Group Home: U Faux Rappers List3n Up!


Throughout the history of American music, there are periods and places that stand out for giving us a whole bunch of great artists in a condensed period of time, and ultimately being looked back on as hugely influence moments in music history. Some of these periods and places include the late sixties in San Francisco, the mid-80's on the Sunset Strip in Los Angeles and the early 90's in Seattle. The mid-90's in New York City is no different for hip-hop.

While hip-hop had established itself almost fifteen years before and was growing in popularity, New York had fallen to the wayside as its bi-coastal cousin Los Angeles enjoyed an explosion of success in the early 90's.

Artists such as Dr. Dre, Snoop Dogg, N.W.A. & 2Pac were establishing themselves as serious players in the music business while drastically overshadowing the rap scene in New York. That is, until a group of ten unlikely MC's released an album called Enter the Wu-Tang (36 Chambers) in the fall of 1993. This group of course was the Wu-Tang Clan. Their debut album would go on to achieve platinum status and almost single-handedly revive the rap scene in New York. A short time later, other classic albums (most of which were debuts) including Nas' Illmatic, The Notorious B.I.G.'s Ready to Die and Mobb Deep's The Infamous were released, fueling a popularity in rap that New York had never seen before.

While most of this music hailing from the New Renaissance of New York hip hop was given its fair day in the sun and enjoyed mainstream popularity, I can't help but think about the albums or artists that fell between the cracks... the albums that may have been stellar, but were just not as well received or marketed as the others. One of these albums that fell into obscurity is called Livin' Proof by Group Home.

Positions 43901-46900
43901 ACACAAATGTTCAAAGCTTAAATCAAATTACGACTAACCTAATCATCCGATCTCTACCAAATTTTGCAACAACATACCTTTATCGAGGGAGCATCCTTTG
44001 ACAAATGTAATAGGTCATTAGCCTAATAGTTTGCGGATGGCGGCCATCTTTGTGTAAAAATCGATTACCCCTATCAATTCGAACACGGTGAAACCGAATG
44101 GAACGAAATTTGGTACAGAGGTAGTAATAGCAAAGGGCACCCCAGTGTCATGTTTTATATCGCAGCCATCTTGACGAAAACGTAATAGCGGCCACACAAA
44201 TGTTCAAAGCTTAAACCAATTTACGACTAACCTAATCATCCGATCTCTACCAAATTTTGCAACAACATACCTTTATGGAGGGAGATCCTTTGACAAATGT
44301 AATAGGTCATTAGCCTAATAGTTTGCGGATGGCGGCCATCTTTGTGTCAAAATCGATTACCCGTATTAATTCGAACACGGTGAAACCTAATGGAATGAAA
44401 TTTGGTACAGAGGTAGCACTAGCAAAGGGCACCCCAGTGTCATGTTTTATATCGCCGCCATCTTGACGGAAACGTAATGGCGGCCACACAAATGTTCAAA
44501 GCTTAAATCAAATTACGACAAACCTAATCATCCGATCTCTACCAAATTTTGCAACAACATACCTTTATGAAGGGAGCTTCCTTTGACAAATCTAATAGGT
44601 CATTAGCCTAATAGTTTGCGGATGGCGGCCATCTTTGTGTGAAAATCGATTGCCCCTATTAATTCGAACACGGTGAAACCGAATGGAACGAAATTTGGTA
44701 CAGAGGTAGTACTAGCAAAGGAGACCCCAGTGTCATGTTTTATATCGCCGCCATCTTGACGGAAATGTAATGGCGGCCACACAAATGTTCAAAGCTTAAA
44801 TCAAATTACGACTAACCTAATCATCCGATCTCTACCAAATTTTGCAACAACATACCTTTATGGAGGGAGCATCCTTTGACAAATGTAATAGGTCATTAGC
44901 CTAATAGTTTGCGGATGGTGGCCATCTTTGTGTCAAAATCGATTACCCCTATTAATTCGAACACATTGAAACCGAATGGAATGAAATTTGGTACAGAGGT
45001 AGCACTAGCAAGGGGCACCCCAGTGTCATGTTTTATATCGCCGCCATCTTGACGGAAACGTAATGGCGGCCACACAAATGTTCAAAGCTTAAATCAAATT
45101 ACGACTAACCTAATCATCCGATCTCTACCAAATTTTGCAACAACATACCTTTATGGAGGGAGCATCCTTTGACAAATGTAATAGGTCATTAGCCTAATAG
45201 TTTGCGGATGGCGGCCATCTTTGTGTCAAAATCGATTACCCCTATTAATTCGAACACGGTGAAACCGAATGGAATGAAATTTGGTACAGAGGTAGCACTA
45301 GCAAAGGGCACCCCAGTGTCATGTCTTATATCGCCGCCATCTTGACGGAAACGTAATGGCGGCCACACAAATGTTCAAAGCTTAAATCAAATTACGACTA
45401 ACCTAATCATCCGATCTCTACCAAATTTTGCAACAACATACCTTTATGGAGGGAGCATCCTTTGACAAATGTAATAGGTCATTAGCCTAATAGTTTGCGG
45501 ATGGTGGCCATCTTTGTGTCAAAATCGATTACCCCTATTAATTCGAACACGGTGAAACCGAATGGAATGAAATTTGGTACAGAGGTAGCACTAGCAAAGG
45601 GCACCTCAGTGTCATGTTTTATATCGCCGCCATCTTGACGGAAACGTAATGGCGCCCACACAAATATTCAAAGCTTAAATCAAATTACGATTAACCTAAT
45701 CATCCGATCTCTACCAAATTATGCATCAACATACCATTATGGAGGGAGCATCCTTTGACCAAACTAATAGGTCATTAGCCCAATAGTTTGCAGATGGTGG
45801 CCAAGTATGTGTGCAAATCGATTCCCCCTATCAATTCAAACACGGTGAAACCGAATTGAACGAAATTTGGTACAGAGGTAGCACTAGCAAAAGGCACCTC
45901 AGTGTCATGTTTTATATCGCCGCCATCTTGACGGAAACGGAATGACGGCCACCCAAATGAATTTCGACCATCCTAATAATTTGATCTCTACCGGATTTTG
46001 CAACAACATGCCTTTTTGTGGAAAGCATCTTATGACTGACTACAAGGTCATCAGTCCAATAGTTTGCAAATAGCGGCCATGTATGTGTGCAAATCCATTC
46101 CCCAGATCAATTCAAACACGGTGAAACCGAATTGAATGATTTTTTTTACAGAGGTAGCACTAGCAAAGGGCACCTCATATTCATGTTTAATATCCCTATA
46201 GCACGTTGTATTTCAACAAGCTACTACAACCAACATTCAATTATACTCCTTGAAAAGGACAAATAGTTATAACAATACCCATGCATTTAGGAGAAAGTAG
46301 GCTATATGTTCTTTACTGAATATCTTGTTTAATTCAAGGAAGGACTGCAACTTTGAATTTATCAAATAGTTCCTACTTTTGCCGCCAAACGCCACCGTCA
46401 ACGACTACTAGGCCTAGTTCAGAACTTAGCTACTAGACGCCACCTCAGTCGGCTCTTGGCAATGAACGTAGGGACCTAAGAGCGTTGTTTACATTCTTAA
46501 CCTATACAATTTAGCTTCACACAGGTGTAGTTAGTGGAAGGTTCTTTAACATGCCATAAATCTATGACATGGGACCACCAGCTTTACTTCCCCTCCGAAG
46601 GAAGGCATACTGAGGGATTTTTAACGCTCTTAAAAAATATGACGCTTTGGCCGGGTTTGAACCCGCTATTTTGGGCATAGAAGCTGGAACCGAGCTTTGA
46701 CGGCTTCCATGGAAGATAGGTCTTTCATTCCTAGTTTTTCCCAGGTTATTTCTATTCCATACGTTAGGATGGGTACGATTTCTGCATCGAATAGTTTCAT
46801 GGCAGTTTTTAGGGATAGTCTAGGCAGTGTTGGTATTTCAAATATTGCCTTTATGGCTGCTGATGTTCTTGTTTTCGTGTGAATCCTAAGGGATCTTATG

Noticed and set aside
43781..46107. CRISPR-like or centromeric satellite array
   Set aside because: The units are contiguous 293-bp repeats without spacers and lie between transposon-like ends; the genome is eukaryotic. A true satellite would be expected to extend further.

Although I wish I could say I found this album while digging through the rap vinyls at Amoeba Records, I must confess that I simply heard it mentioned by a hip-hop producer named 9th Wonder, whose work I enjoy quite thoroughly. Rising to prominence as members of The Gang Starr Foundation and under the guidance of rapper Guru and producer DJ Premier, the rap duo burst onto the scene in 1995, releasing Livin' Proof along with a handful of singles including "Supa Star," "Suspended in Time," and the title track "Livin' Proof." For whatever reason though, the album never took off and is often overlooked when discussing the best rap albums to ever come out of New York.

What makes this album great is the superb production by DJ Premier. As a big Premier fan, I consider him to be one of the greatest hip-hop producers of all time, and if I were to make a top ten list of his beats, I could see myself putting two or three of his beats from Livin' Proof on the list. The gritty, raw tone Premier sets for the album reminds me more of a film score than just a collection of random rap beats. With each new song, a new scene is presented, each one telling a tale of drugs, fast money and crime on the rough streets of New York.

Most New York MC's of the day told a similar tale in their songs, and the lyrical content of this album is nothing new. At times, Group Home's Lil' Dap and Melachi the Nutcracker spit a clever rhyme or a solid verse, most coming from the more talented MC, Melachi the Nutcracker, but for the most part, their lyrics fall a tad short of the brilliance we're use to hearing from East Coast MC's of the day like Prodigy, Nas and Biggie. However, both MC's use Premier's beats very well and paint an uncompromising picture of the rough area they grew up in.

As I write this, I'm stuck with a bit of a dilemma as far as how this album is relevant today, almost seventeen years after its release. To be frank, it probably isn't. Neither MC is doing any noteworthy projects today, neither MC works with DJ Premier anymore, and Group Home itself hasn't released an album since the 90's. However, I do feel like this album is very important in the landscape of New York hip-hop and I'm afraid that without a write up such as this, many younger rap fans today may never know about Group Home, and some older fans may have forgotten about it. So please, forgive this unintentional rhyme and give Livin' Proof a listen and hear what you've been missing.


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